COS/ELE 432: Information Security
Princeton University
Spring 2017

Course Information | Schedule


Course description.  Security issues in computing, communications, and electronic commerce. Goals and vulnerabilities; legal and ethical issues; basic cryptology; private and authenticated communication; electronic commerce; software security; viruses and other malicious code; operating system protection; trusted systems design; network security; firewalls; policy, administration and procedures; auditing; physical security; disaster recovery; reliability; content protection; privacy.

Instructor.  Prof. Prateek Mittal.

Assistants in Instruction. 
William Yang

Online forum.  If you have general questions about the assignments, lectures, textbook, or other course materials, please post via Piazza. Posts marked private are viewable only by instructors.

Collaborative lecture notes.  Students in past offerings of this course have put together some formatted lecture notes, which we're making available on github. You're welcome to use, update, and improve them. Please contribute your improvements back to your fellow students by submitting a pull request.

Textbook. There is no required or suggested textbook in this course, because there is no one book that covers the right material in an up-to-date fashion. Here are some good books about security, in case you're interested.

There are many good books about cryptography, but relatively few good ones about other computer security topics.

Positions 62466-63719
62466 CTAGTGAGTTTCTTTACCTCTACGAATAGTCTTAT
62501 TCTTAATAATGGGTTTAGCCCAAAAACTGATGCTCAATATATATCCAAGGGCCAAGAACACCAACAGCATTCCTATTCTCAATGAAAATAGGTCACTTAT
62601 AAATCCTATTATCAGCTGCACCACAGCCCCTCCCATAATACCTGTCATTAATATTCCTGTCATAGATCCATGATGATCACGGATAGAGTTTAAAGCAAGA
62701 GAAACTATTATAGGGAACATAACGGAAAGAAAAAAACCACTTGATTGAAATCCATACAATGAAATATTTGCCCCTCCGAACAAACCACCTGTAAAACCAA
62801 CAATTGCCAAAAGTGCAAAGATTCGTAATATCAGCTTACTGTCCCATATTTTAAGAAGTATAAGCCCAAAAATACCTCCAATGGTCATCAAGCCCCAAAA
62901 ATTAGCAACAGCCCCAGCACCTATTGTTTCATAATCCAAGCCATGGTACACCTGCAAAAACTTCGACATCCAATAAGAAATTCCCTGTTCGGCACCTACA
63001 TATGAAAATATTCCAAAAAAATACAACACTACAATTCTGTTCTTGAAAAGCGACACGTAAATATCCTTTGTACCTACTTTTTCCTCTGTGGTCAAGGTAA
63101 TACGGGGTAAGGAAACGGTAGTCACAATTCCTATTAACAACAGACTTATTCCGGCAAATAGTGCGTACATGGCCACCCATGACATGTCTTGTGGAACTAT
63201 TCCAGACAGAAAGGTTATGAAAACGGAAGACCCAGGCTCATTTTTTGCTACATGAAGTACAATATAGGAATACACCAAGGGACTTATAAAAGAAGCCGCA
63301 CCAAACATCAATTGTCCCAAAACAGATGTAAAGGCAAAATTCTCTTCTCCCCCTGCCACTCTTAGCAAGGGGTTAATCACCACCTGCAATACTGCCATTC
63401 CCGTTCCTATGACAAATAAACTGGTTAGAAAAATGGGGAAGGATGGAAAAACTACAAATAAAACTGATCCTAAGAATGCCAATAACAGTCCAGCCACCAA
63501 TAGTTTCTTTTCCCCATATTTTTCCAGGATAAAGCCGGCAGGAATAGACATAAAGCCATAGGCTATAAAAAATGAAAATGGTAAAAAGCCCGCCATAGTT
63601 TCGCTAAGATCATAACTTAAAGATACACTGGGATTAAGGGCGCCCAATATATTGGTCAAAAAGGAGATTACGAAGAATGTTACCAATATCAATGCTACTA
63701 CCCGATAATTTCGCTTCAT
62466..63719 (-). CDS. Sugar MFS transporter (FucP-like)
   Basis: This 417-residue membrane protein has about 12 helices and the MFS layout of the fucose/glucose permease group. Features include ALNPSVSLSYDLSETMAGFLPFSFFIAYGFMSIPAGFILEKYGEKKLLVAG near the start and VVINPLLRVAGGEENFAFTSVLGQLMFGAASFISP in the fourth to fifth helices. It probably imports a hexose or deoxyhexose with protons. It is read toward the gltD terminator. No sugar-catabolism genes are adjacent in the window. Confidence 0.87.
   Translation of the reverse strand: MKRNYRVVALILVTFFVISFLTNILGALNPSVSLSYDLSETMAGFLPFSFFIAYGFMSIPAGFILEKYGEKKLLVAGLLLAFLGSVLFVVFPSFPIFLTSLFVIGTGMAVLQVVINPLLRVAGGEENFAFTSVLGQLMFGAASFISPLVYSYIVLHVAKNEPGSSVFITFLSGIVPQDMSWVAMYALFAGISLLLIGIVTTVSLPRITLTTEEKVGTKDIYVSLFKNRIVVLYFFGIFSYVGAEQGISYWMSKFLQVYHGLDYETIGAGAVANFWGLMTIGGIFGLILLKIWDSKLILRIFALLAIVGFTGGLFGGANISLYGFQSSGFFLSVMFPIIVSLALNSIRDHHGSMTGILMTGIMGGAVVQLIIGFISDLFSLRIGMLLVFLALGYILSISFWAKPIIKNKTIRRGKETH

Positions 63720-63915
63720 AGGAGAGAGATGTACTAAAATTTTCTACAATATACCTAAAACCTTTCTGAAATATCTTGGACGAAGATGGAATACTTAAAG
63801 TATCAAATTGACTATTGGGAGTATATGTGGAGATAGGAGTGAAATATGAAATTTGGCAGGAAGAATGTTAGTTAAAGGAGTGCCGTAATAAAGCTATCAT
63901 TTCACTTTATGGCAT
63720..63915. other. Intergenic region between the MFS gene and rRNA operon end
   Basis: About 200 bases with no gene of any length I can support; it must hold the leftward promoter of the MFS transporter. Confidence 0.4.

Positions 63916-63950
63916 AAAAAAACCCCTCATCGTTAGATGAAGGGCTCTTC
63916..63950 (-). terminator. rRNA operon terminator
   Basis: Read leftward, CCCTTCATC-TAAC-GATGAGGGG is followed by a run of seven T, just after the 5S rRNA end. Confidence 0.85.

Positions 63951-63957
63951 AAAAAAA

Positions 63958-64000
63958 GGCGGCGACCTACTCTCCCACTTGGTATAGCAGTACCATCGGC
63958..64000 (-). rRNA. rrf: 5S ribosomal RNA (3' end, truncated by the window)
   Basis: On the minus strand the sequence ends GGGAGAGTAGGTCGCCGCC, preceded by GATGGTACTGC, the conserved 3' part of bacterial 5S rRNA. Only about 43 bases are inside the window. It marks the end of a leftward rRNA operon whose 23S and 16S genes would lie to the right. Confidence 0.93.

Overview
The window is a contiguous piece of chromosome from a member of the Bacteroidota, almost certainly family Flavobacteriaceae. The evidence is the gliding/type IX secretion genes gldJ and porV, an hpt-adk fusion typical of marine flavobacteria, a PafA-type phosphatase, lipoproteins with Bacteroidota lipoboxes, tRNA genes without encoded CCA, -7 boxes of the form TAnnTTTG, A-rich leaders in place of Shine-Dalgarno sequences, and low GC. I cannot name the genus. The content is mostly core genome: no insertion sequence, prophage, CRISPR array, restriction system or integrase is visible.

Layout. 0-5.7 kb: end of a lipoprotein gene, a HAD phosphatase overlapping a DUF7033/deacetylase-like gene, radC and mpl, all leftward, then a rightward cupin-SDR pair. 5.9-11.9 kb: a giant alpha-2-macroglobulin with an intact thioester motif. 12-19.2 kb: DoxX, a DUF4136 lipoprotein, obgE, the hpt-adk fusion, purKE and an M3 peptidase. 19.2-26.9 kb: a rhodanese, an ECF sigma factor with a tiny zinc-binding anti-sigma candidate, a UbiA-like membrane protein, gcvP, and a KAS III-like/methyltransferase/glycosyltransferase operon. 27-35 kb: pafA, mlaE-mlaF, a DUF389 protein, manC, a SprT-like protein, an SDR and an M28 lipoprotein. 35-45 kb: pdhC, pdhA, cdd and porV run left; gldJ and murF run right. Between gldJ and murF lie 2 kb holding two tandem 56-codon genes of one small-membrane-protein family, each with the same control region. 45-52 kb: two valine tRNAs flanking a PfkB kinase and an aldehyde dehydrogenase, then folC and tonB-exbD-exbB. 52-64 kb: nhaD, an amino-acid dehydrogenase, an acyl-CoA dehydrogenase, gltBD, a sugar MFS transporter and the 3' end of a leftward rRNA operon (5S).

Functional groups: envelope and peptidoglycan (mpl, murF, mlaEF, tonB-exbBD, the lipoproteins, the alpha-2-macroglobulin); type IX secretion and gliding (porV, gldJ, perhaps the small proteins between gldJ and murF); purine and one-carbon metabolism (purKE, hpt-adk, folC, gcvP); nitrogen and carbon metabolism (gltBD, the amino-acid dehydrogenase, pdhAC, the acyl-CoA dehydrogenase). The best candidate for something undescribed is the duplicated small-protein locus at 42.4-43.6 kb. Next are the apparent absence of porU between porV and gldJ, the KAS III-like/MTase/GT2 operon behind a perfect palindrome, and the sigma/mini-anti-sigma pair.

Lectures.  Lectures meet on Tuesdays and Thursdays at 11am in Schultz Laboratory 107

Homework Policy. Homework will be due at the beginning of class. Late homework will lose 10% of its value for every day of lateness. Homework more than seven days late will not be accepted.

No homework extensions will be given except in extraordinary circumstances (such as documented illness), and then only if the official university procedures are followed.

Unless the assignment explicitly states otherwise, you may not collaborate with other students on the homework. (Of course, if it is a group assignment, you should collaborate within your group!) If you make use of outside sources, you should disclose that fact and cite the sources, as you would in any scholarly work.

Grading.  Grades will be computed by the following formula: 70% homework; 20% final exam; 10% subjective factors such as attendance and class participation.

Exams.  The final exam will be scheduled by the registrar. Details will appear here once available.